In 2016 single family offices are in a state of transition largely because the founding patriarch/matriarch is aging or deceased. The next generation often finds the costs to maintain the office prohibitive. New models are emerging, including the virtual family office.[10]

Tax avoidance[edit]

Family offices in the United States are politically active, making campaign contributions to many candidates and PACs on both sides of the aisle. They use sophisticated tax avoidance techniques which can reduce the tax burden, at least in the United States, considerably. The Private Investor Coalition, an association of family offices, lobbies the U.S. Securities and Exchange Commission for favorable rulings. Allies such as the Managed Funds Association, an association of hedge funds, actively lobby the United States Congress to preserve and expand provisions which allow tax avoidance. Some have argued that a reduction in agency funding as a result of the IRS targeting controversy has limited government efforts to examine the income tax returns of wealthy families, and entities controlled by them via the Global High Wealth Industry Group.[5] Some find that this stance blames the victims of IRS targeting. The counter-argument is that the fault lies squarely on the Obama administration, claiming that it created a culture that made the IRS feel comfortable targeting conservatives, which in turn led to funding reductions circa 2015.

U.S. law[edit]

Under the Dodd-Frank Wall Street Reform and Consumer Protection Act, an organized effort was undertaken by single family offices nationwide led by the Private Investor Coalition that successfully convinced Congress to exempt SFO's meeting certain criteria from the definition of investment adviser under the Investment Advisers Act of 1940 (previously, such family offices were deemed to be investment advisers and relied on the "less than 15 clients" rule to avoid registration under the Act, a rule that was eliminated under Dodd-Frank). The Securities and Exchange Commission (SEC) promulgated the final "family office rules" on June 22, 2011.[11]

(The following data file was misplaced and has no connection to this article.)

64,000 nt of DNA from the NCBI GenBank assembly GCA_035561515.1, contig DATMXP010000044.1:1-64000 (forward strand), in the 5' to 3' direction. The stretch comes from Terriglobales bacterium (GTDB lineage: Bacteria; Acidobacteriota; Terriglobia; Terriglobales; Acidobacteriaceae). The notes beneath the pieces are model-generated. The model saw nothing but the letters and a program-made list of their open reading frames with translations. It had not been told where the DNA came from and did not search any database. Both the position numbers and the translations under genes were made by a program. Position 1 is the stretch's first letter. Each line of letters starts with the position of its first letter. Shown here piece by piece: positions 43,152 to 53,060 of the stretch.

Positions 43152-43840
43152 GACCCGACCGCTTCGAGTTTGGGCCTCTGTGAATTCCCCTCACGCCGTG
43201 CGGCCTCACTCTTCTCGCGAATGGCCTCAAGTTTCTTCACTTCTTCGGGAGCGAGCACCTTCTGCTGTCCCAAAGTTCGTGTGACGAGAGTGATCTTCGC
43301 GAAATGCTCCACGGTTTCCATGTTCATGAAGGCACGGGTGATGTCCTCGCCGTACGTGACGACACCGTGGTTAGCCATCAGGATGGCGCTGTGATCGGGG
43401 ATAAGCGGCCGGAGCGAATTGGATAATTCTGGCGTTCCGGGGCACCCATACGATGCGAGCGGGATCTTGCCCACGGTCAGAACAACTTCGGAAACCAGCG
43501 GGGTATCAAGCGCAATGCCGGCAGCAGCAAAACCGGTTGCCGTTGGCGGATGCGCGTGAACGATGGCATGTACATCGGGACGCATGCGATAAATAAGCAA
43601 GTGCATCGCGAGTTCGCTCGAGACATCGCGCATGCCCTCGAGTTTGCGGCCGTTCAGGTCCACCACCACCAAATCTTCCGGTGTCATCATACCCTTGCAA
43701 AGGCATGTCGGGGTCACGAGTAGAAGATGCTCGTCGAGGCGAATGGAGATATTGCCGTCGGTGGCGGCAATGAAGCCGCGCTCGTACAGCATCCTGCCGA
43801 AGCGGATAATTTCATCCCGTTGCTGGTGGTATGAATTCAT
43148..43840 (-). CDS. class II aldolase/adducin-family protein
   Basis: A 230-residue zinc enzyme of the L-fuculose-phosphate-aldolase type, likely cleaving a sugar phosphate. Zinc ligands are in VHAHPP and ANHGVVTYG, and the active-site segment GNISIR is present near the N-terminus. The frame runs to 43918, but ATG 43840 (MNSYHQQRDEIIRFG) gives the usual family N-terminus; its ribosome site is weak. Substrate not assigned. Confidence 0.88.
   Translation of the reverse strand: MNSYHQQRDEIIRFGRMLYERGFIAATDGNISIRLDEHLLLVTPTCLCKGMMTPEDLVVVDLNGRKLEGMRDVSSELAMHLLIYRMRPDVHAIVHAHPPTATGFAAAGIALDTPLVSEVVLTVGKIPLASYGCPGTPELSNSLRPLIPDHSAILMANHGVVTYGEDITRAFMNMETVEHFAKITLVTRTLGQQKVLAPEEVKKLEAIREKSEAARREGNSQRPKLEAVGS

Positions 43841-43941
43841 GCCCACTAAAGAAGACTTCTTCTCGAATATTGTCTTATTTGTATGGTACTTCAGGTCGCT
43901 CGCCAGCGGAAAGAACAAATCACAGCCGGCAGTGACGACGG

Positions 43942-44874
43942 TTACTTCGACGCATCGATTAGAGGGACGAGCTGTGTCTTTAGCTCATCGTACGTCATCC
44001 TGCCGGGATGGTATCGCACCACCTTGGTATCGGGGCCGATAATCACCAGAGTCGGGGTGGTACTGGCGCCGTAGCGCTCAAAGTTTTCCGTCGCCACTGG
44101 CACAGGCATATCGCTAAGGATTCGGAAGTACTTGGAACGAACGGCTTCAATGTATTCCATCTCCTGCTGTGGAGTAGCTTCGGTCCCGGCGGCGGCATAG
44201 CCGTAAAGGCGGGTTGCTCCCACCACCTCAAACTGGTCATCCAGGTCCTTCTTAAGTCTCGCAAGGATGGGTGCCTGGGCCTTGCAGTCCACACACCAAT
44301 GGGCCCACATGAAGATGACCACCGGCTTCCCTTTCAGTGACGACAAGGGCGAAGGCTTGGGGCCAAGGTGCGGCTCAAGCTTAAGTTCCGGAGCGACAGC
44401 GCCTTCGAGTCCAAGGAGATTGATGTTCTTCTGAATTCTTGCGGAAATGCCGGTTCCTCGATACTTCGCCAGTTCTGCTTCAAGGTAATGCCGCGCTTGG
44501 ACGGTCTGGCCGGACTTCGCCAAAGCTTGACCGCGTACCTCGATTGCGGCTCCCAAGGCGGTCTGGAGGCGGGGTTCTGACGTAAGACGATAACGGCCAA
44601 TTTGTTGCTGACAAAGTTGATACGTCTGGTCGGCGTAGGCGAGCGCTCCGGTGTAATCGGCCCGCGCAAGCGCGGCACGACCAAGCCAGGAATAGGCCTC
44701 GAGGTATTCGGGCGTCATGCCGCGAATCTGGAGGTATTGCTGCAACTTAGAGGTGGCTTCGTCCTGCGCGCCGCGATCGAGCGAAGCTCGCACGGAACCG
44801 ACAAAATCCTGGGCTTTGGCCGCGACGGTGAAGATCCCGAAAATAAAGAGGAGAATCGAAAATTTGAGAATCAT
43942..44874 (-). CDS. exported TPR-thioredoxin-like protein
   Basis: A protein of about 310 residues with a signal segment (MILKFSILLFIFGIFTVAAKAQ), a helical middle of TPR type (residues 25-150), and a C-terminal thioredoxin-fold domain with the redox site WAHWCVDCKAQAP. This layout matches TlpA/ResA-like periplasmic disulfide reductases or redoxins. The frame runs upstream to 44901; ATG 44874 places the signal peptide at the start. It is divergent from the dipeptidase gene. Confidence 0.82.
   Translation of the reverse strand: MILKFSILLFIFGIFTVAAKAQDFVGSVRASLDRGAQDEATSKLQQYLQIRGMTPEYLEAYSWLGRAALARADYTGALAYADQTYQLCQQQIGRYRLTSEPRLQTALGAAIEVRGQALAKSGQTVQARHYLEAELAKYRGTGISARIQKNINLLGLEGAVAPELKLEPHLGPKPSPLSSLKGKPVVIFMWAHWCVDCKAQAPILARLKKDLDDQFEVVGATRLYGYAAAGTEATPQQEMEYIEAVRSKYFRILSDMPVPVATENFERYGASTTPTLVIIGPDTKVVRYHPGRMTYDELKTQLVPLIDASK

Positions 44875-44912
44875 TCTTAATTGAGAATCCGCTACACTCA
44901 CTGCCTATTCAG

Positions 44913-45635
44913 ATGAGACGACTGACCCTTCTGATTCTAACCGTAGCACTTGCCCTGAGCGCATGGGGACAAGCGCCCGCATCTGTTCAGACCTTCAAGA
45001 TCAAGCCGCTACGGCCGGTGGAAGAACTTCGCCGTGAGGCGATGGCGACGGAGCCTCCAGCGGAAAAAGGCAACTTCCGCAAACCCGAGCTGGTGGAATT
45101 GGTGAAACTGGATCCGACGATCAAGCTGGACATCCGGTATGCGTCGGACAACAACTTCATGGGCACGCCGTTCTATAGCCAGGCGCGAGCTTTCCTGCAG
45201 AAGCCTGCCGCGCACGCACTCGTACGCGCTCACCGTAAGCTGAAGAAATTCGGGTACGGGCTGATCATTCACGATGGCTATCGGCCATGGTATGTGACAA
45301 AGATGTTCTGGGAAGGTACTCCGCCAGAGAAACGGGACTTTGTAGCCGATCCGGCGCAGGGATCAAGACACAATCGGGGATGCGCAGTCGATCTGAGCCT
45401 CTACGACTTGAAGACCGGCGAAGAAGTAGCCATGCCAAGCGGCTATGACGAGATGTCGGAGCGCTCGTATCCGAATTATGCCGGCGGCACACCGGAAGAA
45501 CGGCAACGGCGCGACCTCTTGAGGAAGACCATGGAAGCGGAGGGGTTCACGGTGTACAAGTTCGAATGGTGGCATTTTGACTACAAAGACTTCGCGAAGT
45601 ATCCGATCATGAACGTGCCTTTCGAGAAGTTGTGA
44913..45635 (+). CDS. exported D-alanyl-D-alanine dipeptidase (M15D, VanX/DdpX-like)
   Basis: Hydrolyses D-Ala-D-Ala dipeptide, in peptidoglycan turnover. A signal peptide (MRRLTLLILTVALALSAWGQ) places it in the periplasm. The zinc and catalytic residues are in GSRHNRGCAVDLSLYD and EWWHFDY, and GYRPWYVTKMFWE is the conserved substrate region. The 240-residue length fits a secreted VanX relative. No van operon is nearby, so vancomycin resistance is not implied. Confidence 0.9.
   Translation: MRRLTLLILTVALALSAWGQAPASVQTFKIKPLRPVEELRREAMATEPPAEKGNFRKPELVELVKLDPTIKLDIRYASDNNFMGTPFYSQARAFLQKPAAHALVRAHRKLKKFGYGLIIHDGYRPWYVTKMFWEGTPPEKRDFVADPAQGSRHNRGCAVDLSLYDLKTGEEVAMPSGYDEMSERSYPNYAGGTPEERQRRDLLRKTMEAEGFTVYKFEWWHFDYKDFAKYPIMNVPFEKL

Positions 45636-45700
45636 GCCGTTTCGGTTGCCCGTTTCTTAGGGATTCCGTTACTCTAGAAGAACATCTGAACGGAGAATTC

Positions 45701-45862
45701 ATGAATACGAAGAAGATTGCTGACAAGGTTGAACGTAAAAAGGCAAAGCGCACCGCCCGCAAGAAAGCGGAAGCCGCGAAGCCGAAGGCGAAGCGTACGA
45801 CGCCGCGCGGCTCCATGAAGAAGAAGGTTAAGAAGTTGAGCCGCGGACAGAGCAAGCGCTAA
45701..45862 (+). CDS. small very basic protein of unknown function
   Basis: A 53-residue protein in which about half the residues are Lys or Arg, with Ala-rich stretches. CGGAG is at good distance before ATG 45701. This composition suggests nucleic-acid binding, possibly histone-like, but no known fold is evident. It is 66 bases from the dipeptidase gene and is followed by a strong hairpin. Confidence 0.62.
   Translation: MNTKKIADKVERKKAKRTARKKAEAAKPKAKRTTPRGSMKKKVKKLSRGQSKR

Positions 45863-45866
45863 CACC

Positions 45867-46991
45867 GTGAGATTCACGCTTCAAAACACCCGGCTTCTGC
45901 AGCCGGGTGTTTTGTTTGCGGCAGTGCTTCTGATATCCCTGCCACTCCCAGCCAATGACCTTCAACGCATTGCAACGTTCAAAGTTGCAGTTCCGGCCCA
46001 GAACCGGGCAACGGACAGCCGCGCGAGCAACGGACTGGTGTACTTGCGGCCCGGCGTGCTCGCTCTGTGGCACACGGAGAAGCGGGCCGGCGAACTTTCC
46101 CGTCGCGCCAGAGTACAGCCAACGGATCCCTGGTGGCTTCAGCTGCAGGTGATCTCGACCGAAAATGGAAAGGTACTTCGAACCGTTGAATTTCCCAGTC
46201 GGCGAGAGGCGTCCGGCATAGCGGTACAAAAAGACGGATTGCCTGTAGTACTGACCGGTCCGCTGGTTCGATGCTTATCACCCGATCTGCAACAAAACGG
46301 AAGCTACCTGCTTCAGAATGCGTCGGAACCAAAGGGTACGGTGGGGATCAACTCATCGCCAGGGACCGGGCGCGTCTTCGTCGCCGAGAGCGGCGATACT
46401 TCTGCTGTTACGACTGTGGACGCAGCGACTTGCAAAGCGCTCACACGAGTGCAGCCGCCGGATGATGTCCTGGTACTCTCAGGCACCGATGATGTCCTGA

See also[edit]

References[edit]

  1. ^ Douglas, Craig M.; Todd Wollack (2007-06-08). "Case highlights family office risk". Boston Business Journal. Retrieved 2007-06-27. 
  2. ^ Beyer, Charlotte B., "Family Offices in America - Why the Bloom is off the Rose", The Journal of Private Portfolio Management, Fall 1999
  3. ^ Frank, Robert (2004-06-10). "How to Bank Like a Billionaire". The Wall Street Journal. Dow Jones. Retrieved 2007-06-27. 
  4. ^ Wakem, Maria (2005-03-22). "Family Matters". wallstreetandtech.com. Retrieved 2007-06-27. 
  5. ^ a b Noam Scheiber and Patricia Cohen (December 29, 2015). "For the Wealthiest, a Private Tax System That Saves Them Billions The very richest are able to quietly shape tax policy that will allow them to shield billions in income.". The New York Times. Retrieved December 31, 2015. ...tax planning is a core function. 
  6. ^ "Defining 'Family Office'". Familyofficecouncil.com. 2013-09-15. Retrieved 2016-01-15. 
  7. ^ Opalesque (30 April 2010). "Opalesque BACKSTAGE Video-Terry Beneke: What attracts family offices to alternative investments.". 
  8. ^ Milburn, Robert (2008-12-16). "Mr. Freud in the Family Office - Penta Daily - Barrons.com". Blogs.barrons.com. Retrieved 2016-01-15. 
  9. ^ Gardner, Scott (2010-11-14). "Sterling Wealth Management - Family Offices Abound" (PDF). www.sterlingwealth.net. Scott Gardner, President. Retrieved 2016-01-15. 
  10. ^ McLaughlin, James H., Ultra-High-Net-Worth and Family Offices: Proscriptions and Prescriptions, IMCA Investments & Wealth Monitor, Jan/Feb 2016
  11. ^ "SECURITIES AND EXCHANGE COMMISSION : 17 CFR Part 275: [Release No. IA-3220; File No. S7-25-10]" (PDF). Sec.gov. Retrieved 2016-01-15.